Types of Land Ownership
There are two types of estate ownership of land in Kenya; freehold and leasehold.
This is absolute ownership of land as besides municipal rates, no other taxes are levied. The municipal rates are determined by the unimproved site value of the land.
In most cases, the land is owned by the government or by individuals /companies who lease the land for say 99, 999, 9999 years to the purchaser. Under such conditions, the leaseholder will transfer the unexpired term of the lease to the purchaser who will then take overpayment of the land rate and municipal rates which has to be paid before the transfers. The land rate is determined by the head lessor and depends on the locality and the property size. The municipal rate is determined by the City Council and locality of the plot.
Conditions of Sale
The purchaser pays a percentage of the purchase price, which is a government tax known as stamp duty. He also pays legal fees to the lawyer acting for him as per lawyer’s scale.
A deposit of the purchase price is payable on signing of a sale agreement and the balance on completion of registration, depending on what the vendor and purchaser have agreed.
Where leasehold land and the agricultural land is concerned, consent to transfer the land has first to be sought and this is the responsibility of the vendor but in some cases, can be the other way round depending on the understanding between the vendor and the purchaser. No consent is required where freehold land is concerned. There is also a presidential decree to plots on the 1st row and 2nd row for the beach.
N/B: It is imperative that the lawyer acting for the purchaser carries out a thorough search at the Lands Offices to ascertain that the land is free from all encumbrances before making any commitment.
Legal steps in purchasing land in Kenya
1. Identify, Search, Inspect
Identify the piece of land that you want at the lands registry so as to conduct a search. You will need a copy of the land title deed from the seller to facilitate the search. This takes around three days but you get to know the real owner of the land. It would be important to note whether there is any caution put against the land.
2. The Offer, Negotiate Price!
Once the buyer is satisfied with the search results as presented by their advocates from the lands registry and the company registry, then they will okay their advocate to prepare an offer. The advocate involved should prepare a letter of offer or intent showing the details of the seller and purchaser, the description of the property on offer, and the proposed purchase price and modes of payment.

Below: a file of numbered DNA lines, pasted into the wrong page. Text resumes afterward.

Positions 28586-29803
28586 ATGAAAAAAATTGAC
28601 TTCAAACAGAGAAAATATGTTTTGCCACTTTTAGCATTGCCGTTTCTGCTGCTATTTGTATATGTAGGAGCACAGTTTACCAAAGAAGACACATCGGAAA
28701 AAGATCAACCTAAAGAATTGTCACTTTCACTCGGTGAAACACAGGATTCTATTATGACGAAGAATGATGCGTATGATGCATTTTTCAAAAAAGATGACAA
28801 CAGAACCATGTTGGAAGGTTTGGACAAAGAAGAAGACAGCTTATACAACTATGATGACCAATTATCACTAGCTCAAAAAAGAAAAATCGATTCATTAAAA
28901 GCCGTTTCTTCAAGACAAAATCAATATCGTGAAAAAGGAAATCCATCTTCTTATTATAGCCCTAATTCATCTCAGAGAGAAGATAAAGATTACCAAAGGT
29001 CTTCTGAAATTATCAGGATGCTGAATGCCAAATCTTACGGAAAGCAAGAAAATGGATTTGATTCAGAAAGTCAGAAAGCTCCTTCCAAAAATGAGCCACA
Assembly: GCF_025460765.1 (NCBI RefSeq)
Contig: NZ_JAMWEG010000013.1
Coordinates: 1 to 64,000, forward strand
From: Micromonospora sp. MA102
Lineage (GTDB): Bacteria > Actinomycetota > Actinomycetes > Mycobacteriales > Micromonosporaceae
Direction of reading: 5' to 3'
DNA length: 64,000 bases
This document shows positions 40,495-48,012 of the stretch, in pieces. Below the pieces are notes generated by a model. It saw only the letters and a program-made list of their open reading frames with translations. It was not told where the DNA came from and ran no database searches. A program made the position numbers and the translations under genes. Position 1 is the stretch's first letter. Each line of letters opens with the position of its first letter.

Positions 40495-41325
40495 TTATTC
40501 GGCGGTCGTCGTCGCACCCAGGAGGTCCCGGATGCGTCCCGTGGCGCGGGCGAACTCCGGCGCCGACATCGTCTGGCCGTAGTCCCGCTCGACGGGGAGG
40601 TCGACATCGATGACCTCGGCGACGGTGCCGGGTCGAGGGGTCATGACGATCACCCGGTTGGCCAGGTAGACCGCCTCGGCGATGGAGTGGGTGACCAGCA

3. Sale agreement, pay deposit
Once you all agree that’s the buyer and the seller there is need to ensure that the offer has both the terms and conditions included. It is normally drafted by the seller’s advocate and presented to the buyer’s advocate for approval. Upon the execution of the sales agreement, the agreed deposit is paid by the purchaser through their advocate to the seller’s advocate’s account.
4. Payment of land rates
A few years ago, the City Council of Nairobi “clamped houses” that had failed to remit rates. Buyers should be aware of such property because the payment of rates on land is a legal obligation of landowners and the seller should clear any pending rates on the land before completing the transaction.
5. Transfer documents and consent to the transfer
The seller’s advocate prepares transfer documents that will be executed by both the buyer and the seller. The transfer documents will only be executed after consent to transfer has been issued by the commissioner of lands.
For purposes of stamp duty, an application for valuation is always made to the government valuer, who makes a site visit to enable him or her to prepare the requisite valuation report. Stamp duty is important as it is used in registering the property.
A government valuer determines the duty to be paid. The valuation is done to determine the true value of the land on the open market as at the date of transfer. The intention is to gauge the value declared in the instruments presented for registration for purposes of ascertaining whether the value declared in the instruments will be raised or not.
7. Payment of Stamp Duty
It is the responsibility of the buyer to pay the stamp duty, a tax levied on all lands.
8. Registration of transfer
Once the registration process is complete, the legal ownership of the land shall have legally changed hands.
9. Exchange of documents
Upon receipt of the complete documents from the seller, the buyer is obligated, in exchange of the documents, to pay to the seller the entire balance against the land through his advocates to finalize the registration of the documents after paying the requisite stamp duty.